The pathogens first came to public attention in 2014, when large swaths of trees were infected on the Big Island. ROD can only infect trees if the bark is damaged and the inner wood exposed, said J.B. Friday, extension forester at the University of Hawai'i (UH), in an interview. He said he believes that damage to trees from Hurricane Iselle that year might have left them open to infection by the pathogen.

Since ROD arrived, it has spread to more than 71,000 hectares (175,000 acres) on the Big Island, and has been detected on Kaua'i, Oʻahu, and Maui as well.

Because it is more prevalent on the Big Island, efforts there focus on containment rather than eradication. But scientists respond to every report of the pathogen on other islands, and in Kona and Kohala on the Big Island, where it hasn't yet proliferated. Most of the time, infected trees are felled so that they're less likely to spread pathogen spores, unless the forest is dense and other trees would be damaged.

Looking Ahead

Researchers are also working to understand more about the disease and how it spreads.

"One of the key principles that we study is called the disease triangle," Keith said. "You have your fungus, you have a susceptible host, and you have the environment." She is assessing each of these to determine whether there's a way to combat the pathogen.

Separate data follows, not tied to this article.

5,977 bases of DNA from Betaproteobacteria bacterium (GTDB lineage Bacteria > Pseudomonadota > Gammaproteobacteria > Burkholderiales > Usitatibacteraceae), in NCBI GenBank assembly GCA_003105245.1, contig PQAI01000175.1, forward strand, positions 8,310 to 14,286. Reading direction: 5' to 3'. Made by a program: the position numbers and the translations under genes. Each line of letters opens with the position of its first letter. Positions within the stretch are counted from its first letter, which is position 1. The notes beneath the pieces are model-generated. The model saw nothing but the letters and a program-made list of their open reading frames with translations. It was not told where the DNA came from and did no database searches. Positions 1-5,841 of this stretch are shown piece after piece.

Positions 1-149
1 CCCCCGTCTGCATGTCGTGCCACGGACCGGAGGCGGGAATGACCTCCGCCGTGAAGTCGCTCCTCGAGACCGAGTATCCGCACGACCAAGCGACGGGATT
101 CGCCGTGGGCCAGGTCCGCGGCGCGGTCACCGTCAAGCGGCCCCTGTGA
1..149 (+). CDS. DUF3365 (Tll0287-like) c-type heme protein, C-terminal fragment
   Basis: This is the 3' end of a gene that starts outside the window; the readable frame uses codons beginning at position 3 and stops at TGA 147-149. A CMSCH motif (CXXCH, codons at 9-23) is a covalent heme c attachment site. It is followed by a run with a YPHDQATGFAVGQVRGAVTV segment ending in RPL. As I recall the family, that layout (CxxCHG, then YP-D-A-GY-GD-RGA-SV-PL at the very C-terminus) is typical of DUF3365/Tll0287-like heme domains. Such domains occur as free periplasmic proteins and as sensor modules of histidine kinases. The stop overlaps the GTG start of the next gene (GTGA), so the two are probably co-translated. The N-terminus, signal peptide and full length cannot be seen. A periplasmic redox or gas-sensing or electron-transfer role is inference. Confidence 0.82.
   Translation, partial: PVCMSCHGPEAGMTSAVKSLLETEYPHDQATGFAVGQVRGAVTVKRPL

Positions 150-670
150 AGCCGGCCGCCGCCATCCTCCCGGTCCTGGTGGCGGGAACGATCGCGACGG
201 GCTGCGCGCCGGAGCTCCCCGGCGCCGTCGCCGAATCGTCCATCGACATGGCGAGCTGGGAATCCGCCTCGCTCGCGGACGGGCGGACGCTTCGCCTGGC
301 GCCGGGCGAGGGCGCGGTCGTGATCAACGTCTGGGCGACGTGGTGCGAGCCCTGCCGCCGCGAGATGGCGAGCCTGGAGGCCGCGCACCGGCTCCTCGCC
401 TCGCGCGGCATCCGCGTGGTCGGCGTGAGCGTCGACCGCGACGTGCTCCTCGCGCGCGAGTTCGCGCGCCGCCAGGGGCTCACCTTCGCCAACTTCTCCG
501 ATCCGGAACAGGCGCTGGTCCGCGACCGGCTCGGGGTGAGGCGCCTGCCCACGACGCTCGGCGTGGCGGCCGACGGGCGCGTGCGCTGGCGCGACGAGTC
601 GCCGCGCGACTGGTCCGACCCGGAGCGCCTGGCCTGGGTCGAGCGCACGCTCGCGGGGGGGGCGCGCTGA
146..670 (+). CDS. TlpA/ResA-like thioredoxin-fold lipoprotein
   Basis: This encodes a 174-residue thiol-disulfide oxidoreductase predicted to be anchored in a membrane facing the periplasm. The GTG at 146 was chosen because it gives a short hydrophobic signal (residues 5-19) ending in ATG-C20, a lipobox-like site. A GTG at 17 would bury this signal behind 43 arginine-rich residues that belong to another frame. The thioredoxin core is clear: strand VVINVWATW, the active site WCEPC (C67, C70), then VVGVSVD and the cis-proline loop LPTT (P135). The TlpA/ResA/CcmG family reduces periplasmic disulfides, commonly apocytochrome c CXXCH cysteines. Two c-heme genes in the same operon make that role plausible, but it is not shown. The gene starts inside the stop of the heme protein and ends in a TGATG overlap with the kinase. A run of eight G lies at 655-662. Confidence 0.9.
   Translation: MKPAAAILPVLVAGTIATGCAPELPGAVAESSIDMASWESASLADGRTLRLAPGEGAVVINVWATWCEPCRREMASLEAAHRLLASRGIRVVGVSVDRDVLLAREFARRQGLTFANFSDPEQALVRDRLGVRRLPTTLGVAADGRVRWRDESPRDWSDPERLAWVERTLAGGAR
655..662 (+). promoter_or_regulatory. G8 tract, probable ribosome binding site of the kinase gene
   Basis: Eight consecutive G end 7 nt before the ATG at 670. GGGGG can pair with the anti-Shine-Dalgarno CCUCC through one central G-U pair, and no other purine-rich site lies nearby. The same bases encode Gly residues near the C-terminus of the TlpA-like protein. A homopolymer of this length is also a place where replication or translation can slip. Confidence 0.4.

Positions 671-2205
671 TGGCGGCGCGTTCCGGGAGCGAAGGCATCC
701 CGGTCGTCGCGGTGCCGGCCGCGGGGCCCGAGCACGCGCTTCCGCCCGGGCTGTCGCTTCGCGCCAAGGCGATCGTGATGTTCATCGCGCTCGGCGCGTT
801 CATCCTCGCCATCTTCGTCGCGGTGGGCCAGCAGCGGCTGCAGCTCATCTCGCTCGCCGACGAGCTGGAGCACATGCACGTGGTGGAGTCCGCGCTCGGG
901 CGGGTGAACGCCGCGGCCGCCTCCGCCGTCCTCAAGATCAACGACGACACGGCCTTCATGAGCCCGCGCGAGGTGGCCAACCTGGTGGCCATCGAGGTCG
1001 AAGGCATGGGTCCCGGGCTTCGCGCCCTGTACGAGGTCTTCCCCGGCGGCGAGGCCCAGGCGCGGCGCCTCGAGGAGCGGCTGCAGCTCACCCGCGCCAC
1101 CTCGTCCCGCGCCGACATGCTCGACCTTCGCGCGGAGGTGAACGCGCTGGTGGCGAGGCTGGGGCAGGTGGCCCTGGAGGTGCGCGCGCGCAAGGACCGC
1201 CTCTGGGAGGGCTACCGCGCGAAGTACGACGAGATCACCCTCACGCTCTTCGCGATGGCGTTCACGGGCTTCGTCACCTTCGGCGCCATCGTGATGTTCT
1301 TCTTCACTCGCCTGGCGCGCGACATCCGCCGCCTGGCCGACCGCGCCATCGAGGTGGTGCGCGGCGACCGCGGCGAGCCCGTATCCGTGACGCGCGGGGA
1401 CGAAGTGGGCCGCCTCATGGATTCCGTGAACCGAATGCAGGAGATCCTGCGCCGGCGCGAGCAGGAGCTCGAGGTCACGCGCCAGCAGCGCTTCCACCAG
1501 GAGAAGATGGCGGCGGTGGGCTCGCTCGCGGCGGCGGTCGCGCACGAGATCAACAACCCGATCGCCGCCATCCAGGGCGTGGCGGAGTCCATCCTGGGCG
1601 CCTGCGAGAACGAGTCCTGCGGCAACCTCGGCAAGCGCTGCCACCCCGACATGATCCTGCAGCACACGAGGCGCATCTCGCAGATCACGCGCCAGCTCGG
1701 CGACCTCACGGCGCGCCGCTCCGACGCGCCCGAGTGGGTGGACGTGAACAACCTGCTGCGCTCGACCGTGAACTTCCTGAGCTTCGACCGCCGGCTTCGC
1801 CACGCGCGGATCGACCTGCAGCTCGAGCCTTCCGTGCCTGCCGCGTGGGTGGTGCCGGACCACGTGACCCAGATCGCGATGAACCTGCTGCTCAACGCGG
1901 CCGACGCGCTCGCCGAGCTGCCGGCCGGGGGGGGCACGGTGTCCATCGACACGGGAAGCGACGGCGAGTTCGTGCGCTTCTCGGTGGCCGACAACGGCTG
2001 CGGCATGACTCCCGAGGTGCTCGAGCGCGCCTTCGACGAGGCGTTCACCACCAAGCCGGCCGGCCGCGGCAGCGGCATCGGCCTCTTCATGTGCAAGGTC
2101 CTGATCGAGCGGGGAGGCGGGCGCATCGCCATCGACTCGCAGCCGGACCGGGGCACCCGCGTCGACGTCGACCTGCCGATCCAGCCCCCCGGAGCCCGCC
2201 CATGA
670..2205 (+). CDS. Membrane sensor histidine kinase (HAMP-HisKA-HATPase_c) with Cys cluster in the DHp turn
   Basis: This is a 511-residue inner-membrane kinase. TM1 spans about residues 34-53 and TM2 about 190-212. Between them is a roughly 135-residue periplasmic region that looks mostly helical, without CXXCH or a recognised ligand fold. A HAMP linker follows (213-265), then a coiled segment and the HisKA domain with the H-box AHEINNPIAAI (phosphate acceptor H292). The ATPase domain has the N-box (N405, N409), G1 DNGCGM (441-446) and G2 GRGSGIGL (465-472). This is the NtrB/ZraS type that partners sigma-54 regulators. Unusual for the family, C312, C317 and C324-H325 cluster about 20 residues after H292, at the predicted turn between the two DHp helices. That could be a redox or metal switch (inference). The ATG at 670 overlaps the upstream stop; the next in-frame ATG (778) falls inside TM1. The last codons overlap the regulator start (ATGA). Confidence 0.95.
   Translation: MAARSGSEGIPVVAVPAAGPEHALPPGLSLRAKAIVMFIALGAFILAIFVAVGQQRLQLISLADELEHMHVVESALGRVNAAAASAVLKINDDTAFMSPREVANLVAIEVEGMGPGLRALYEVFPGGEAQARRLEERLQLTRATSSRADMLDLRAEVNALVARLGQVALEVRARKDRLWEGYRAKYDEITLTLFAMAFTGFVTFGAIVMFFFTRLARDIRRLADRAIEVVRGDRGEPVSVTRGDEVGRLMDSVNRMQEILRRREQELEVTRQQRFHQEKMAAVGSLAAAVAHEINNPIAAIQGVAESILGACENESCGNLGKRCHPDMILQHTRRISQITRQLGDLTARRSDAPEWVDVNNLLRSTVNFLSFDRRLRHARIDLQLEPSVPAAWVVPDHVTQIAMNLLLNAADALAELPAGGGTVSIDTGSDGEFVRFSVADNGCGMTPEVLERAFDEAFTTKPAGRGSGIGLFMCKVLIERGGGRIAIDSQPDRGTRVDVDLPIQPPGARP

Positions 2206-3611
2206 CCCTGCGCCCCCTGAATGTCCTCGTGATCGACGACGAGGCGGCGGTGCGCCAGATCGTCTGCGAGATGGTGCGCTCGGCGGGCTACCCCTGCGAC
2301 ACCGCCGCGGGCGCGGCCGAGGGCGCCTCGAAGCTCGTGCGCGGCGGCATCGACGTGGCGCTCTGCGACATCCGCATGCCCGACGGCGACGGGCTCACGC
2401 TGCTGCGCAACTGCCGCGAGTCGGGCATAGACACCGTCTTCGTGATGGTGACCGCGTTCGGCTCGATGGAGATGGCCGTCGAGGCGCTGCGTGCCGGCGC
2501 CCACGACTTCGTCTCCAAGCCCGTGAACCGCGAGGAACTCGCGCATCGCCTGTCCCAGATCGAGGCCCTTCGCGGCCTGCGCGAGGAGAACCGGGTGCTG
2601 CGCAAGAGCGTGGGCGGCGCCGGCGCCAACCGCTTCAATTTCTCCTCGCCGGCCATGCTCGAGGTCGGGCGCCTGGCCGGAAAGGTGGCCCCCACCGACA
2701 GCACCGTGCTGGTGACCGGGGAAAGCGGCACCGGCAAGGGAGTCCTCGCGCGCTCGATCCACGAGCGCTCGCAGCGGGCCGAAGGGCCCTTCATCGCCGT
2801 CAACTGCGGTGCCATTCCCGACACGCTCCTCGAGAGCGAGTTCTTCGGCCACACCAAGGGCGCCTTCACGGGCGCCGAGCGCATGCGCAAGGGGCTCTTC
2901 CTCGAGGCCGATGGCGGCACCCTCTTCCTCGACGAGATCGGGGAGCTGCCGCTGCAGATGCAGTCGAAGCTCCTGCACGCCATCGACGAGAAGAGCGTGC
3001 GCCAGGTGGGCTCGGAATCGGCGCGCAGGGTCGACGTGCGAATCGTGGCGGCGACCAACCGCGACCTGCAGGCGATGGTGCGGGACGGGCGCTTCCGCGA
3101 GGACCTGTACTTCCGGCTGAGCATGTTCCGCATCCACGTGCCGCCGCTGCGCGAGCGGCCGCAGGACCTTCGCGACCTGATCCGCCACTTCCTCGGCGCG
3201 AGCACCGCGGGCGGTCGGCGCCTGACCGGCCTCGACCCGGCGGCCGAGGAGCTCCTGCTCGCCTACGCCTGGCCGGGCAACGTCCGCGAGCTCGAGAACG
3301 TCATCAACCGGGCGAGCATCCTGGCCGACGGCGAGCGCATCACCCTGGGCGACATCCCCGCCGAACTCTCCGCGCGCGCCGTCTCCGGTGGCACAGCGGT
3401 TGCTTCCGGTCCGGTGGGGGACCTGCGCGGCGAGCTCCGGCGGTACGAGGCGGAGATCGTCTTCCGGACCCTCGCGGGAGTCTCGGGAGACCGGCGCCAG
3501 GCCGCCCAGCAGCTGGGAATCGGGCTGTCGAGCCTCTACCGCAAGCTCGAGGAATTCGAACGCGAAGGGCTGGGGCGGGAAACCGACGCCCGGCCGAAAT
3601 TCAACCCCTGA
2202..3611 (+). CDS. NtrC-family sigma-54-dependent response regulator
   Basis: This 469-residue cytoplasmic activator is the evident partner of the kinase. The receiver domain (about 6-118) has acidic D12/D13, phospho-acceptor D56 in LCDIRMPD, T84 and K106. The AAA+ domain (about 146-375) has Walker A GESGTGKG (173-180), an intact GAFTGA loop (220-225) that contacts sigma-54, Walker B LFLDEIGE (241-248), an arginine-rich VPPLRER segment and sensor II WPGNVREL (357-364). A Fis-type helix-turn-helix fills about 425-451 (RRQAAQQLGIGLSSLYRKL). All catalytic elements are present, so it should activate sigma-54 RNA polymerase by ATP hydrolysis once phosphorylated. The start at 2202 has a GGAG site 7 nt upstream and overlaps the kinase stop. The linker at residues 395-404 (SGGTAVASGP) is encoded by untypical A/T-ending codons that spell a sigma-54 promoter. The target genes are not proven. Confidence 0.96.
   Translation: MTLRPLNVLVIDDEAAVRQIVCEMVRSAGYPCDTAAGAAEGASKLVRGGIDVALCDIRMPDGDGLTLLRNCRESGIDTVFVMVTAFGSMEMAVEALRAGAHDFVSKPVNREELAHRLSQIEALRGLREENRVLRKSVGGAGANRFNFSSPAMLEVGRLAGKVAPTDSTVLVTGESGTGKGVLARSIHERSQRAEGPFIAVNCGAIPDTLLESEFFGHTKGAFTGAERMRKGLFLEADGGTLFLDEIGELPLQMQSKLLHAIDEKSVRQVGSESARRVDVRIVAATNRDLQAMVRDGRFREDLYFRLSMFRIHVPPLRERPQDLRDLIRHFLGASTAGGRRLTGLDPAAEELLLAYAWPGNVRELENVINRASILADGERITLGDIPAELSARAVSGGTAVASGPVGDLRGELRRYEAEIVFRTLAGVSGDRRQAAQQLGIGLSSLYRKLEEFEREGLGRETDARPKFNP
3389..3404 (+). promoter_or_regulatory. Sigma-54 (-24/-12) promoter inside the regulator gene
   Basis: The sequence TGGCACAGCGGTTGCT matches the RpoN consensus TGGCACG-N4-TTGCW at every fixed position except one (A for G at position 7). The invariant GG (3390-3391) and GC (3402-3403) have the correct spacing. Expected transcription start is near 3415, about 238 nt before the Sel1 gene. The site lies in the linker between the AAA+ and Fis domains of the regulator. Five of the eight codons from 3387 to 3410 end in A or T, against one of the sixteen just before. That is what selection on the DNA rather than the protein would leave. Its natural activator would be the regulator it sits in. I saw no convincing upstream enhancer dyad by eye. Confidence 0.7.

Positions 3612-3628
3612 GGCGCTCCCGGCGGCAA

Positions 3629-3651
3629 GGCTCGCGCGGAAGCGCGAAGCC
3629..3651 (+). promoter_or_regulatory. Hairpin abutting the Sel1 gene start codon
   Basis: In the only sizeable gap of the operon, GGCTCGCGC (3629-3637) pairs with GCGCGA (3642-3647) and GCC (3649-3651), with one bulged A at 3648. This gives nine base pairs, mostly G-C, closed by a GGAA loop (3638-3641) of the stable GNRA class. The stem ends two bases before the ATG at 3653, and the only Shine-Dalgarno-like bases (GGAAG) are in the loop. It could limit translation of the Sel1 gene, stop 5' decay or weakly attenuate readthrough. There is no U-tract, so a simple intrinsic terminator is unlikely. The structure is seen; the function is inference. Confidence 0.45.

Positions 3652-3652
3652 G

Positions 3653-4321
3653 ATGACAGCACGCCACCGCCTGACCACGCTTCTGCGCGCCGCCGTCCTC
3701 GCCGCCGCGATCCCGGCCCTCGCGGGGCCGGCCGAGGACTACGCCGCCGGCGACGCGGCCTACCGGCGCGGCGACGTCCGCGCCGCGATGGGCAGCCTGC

In her lab, she is inoculating seedlings with the fungus and studying their response. Some show resilience against it, which means they might be able to be used for future replanting efforts.

The fungus seems to prefer humid, low-elevation environments. Keith has tested trees at various elevations and found that those higher up seem to be protected somehow. "They're susceptible, you have the pathogen, but because of the environment they don't actually get the disease," she said. "On the other hand, a tree at sea level could be dead in 45 days."

Keith is also involved in the testing of samples, and recently developed a molecular test that can determine within hours whether the fungus is present, and if so, which strain. Previous testing methods could take up to a month.